Five impactful ways W.K. Kellogg Foundation shows its love for the kids of Detroit
The upcoming school year is fast approaching to the delight of parents everywhere. And while most organizations focus attention on kids during the month of September, the W.K. Kellogg Foundation — the largest nonprofit in the state of Michigan — has been showing its love for the kids of Detroit for decades.
From the opening of Detroit’s only freestanding birthing center, to educating the city’s teen mothers, to providing resources in Detroit’s neighborhood food deserts, here are 5 of the ways the W.K. Kellogg Foundation has been helping Detroit children thrive. ➡️ Keep reading
Content produced in partnership with the W.K. Kellogg Foundation. #ad
Suing strategy success?
The City of Detroit has issued a number of lawsuits in recent months to try to get owners of vacant commercial buildings to fix up their properties. There have been some signs that the strategy is putting real pressure on developers, but we’ll still need time to see if what they’ve agreed to on paper actually materializes.
In June, Detroit dismissed its suit against Perfecting Church and Marvin Winans after the parties reached a deal to resume construction on its long-delayed megachurch at Woodward Avenue and 7 Mile Road. The church needed to fix up blight violations, submit proof of financing by July and begin construction no later than a month after.
Just this week, developers of the abandoned Mammoth Building announced a plan to revitalize the former department store on Grand River Avenue in northwest Detroit after the city filed a lawsuit against the property owners in May. A news release claims a group of investors will turn the long-vacant complex into “GrandRiverTown” with 100 apartments, 80,000 square feet of retail and a facility for entertainment and education. A news conference is scheduled for Thursday to formally announce the project.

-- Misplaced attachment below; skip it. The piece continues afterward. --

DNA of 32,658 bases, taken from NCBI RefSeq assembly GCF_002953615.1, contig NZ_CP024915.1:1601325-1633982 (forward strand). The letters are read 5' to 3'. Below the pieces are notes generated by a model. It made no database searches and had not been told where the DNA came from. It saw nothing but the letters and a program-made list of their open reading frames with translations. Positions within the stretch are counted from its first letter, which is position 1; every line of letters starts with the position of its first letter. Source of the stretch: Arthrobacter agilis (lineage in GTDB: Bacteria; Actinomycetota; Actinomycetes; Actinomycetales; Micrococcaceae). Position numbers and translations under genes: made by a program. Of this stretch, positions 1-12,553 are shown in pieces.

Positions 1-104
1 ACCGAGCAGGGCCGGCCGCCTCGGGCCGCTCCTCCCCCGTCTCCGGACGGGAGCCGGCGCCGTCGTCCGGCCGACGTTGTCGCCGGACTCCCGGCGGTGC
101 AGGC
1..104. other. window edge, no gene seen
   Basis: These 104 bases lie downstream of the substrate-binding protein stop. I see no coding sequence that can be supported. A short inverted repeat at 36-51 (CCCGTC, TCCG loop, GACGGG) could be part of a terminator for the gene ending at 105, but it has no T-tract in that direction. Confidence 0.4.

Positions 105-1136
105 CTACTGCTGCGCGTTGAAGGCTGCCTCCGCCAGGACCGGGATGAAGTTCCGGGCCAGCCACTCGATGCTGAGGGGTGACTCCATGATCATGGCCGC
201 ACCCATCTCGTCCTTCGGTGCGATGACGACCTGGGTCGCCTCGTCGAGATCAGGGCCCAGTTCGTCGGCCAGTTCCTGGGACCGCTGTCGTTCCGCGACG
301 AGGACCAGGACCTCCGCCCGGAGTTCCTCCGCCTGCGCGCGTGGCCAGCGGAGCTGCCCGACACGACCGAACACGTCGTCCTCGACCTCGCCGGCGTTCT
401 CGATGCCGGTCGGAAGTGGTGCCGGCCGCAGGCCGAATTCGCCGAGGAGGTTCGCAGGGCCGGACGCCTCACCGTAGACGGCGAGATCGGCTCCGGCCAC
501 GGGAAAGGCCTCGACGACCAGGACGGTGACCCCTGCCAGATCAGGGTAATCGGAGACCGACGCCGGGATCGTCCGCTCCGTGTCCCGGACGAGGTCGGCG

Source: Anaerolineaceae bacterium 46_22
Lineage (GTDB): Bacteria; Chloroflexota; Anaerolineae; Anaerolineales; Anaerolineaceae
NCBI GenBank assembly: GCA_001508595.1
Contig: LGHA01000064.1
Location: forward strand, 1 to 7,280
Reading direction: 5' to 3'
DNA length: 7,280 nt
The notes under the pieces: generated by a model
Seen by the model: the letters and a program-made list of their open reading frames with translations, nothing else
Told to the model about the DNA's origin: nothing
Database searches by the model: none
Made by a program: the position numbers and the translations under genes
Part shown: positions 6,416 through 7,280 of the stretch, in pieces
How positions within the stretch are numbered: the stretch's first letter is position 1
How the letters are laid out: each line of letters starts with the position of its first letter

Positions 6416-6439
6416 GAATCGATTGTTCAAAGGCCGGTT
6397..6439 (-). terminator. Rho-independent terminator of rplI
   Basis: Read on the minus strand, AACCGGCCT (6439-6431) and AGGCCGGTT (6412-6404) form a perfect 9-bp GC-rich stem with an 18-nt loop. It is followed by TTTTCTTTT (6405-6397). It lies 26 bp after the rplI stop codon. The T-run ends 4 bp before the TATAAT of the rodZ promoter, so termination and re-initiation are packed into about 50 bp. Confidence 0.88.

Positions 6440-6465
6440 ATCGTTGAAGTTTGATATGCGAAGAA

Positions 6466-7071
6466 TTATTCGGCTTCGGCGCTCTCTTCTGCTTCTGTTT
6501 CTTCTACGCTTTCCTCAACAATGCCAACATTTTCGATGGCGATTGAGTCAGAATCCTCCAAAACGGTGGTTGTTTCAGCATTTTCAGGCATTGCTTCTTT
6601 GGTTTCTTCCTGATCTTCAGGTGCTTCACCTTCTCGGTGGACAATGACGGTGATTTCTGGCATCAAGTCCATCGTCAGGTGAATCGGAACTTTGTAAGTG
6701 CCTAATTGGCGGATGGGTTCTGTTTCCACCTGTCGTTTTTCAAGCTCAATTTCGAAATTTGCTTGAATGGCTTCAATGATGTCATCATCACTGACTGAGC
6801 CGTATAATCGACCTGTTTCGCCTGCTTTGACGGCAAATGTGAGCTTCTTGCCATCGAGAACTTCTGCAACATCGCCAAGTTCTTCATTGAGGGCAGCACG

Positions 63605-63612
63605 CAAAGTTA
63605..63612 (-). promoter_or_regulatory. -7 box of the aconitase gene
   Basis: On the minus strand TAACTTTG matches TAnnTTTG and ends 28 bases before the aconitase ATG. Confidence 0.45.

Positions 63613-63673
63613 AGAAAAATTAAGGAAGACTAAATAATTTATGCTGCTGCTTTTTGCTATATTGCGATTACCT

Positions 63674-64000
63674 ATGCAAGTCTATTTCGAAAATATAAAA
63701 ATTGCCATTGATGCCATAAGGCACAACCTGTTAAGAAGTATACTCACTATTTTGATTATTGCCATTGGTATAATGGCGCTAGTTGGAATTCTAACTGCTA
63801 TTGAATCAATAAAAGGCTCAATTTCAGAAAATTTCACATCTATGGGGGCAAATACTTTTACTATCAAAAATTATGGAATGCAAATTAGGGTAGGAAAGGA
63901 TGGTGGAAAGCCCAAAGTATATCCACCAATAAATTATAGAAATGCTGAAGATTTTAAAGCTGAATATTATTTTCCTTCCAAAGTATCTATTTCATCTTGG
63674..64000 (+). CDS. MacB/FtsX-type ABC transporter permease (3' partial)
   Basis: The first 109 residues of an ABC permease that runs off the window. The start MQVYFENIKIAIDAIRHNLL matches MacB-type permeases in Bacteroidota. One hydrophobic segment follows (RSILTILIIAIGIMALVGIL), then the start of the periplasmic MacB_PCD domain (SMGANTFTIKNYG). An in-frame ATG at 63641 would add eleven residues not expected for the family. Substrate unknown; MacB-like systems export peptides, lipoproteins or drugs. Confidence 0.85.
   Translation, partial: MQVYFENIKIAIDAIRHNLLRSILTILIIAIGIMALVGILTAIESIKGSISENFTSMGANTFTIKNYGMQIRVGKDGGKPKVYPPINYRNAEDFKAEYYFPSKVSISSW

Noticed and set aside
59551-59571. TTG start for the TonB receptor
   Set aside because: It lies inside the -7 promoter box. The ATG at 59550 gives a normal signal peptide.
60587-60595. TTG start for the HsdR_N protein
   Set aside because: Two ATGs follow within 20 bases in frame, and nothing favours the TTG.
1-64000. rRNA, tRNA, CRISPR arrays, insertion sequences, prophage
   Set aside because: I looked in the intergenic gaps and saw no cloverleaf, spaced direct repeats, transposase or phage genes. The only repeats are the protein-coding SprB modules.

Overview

One other speculator in the city’s crosshairs? Dennis Kefallinos, who was hit with four lawsuits in April.
We asked the city for an update yesterday on the status of the legal proceedings against these three owners, but it didn’t respond in time for publication.
Let that sink in
Sinkholes are an everyday occurrence in Detroit. City officials said they were currently investigating more than 300 sinkholes, or cave-ins, as of late July.
In most places, sinkholes are caused by acidic rain eating into soft bedrock. But in Detroit, it’s usually the result of our aging infrastructure. Much of our water and sewer lines are over a century old and some are giving out, resulting in water main breaks that erode the soil underneath.
More schools on the demo list
The City of Detroit has targeted 11 vacant school buildings for demolition by the end of year. Most of the buildings were included in a 2020 report on the condition of vacant schools, and at the time, some were thought to be repairable. The city considers these 11 school buildings as the least salvageable, though, and said it has received interest from developers for a few of them.
The largest building on the list is the former Crockett school near the Flex-N-Gate facility on the east side. It’s also the only high school among the buildings targeted for demolition this year. The building was designed by notable local architecture firm Malcomson and Higginbotham and opened in 1925, according to Detroiturbex. The school closed in 2012.